Can cities take the lead in renewable energy?
At the 3-day conference, leaders from municipalities and government, the private sector, and civil society will gather to participate in small group capacity building sessions and join the global movement for 100% renewable energy and energy efficiency in cities. There are many different efforts that have emerged recently that strive for smart, resilient, and regenerative urban environments. Renewable Cities seeks to build on this momentum in creating sustainable and livable communities that are committed to 100% renewable energy.
Provincial or national governments have the financial and policy levers necessary to drive behavioural change but the same cannot be said for municipal governments. Despite this, cities have their own distinct advantages that they can use to take action against climate change.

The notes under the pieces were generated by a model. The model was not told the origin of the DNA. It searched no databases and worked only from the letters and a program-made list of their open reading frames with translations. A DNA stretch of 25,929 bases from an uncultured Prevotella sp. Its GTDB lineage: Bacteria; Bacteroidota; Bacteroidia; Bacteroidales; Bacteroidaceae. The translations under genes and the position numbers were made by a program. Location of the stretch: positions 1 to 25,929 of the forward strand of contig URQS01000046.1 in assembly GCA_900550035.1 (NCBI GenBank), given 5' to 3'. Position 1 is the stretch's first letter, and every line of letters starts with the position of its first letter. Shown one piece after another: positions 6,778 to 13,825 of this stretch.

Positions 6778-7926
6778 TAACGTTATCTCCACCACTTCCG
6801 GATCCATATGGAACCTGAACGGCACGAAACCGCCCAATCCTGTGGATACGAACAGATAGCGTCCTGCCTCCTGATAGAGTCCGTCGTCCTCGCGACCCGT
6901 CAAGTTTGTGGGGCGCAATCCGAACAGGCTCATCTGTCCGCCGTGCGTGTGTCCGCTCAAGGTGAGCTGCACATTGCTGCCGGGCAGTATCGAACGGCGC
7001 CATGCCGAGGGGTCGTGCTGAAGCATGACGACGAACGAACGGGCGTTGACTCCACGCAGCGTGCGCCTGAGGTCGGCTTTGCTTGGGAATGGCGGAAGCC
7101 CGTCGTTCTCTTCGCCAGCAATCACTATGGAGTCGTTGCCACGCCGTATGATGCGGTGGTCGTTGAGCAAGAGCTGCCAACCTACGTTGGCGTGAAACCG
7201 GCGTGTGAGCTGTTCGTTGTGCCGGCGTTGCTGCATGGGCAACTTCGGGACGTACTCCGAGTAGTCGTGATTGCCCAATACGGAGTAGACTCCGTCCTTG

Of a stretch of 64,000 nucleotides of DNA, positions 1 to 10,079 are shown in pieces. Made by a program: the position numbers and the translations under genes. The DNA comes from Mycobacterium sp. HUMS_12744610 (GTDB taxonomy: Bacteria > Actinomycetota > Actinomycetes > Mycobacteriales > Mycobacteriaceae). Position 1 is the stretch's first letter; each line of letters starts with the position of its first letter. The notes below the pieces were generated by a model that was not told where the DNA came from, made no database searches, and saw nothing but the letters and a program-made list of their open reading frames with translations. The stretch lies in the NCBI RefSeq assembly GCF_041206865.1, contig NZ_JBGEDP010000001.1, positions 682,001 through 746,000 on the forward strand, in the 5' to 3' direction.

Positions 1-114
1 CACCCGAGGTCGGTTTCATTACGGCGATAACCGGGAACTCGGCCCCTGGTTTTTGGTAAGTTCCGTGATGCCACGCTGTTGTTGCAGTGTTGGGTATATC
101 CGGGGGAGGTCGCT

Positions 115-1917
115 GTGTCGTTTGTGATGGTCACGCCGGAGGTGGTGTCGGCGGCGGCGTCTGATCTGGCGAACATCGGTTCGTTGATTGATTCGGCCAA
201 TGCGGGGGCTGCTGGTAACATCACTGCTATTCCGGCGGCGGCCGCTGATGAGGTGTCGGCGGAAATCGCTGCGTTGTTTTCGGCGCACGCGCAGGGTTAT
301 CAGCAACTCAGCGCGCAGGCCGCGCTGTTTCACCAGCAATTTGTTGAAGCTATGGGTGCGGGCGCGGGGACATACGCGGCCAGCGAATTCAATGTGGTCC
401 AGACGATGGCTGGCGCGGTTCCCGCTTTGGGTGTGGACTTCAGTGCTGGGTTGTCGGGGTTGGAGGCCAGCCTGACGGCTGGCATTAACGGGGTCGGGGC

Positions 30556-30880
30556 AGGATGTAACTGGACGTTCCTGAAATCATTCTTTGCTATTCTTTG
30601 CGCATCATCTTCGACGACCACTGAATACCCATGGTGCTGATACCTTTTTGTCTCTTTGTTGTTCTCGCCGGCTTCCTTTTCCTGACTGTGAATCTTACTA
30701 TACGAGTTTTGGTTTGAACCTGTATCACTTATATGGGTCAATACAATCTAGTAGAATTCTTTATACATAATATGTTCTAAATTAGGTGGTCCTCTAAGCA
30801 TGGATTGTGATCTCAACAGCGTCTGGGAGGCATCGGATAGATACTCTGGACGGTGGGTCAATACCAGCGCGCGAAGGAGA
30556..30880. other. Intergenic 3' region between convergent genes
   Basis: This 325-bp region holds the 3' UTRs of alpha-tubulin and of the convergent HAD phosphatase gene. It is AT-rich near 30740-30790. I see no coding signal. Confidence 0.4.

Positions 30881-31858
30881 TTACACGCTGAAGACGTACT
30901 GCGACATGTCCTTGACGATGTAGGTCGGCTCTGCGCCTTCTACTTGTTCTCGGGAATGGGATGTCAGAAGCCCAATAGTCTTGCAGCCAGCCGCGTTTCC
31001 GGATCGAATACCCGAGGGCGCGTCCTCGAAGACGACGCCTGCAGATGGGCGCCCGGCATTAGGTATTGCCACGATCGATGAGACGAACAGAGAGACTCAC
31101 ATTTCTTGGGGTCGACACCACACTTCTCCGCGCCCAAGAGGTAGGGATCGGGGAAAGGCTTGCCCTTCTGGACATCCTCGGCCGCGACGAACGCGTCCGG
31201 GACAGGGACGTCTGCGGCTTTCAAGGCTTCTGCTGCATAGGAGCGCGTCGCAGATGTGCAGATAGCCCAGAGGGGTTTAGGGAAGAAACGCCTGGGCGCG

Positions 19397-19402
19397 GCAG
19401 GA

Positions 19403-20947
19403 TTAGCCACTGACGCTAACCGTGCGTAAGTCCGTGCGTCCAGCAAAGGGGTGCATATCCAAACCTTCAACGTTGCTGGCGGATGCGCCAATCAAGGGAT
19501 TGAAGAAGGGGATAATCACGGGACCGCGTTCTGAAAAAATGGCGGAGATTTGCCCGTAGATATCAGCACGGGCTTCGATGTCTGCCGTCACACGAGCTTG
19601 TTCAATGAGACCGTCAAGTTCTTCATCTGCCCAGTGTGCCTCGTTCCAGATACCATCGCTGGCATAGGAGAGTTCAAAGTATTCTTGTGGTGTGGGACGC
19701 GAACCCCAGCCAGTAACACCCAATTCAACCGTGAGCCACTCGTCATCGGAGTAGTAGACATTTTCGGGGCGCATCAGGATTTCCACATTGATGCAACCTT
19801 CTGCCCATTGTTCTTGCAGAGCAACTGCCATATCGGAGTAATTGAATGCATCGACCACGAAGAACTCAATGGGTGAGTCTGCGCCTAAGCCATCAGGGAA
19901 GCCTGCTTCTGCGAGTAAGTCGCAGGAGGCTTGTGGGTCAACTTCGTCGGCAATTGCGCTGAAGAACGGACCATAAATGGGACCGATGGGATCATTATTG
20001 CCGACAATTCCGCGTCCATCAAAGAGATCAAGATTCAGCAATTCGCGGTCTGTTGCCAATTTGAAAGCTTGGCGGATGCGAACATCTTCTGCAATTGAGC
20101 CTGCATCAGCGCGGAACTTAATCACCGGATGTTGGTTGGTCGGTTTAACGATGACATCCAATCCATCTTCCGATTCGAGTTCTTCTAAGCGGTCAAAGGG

Michael Small, executive director of Renewable Cities at Simon Fraser University’s Centre for Dialogue, explains this in his recent piece for Vancouver Sun.
Some highlights from the article:
"Mayors around the world are doing more of the heavy lifting these days when it comes to collecting the trash generated by our fossil fuel burning lifestyle than most national governments."
"Cities generally have a number of advantages when it comes to taking real action on climate change."
"This commitment to a more sustainable future has put Vancouver at the centre of a growing network of cities that are leading the charge in planning for our transition to a fossil-free future."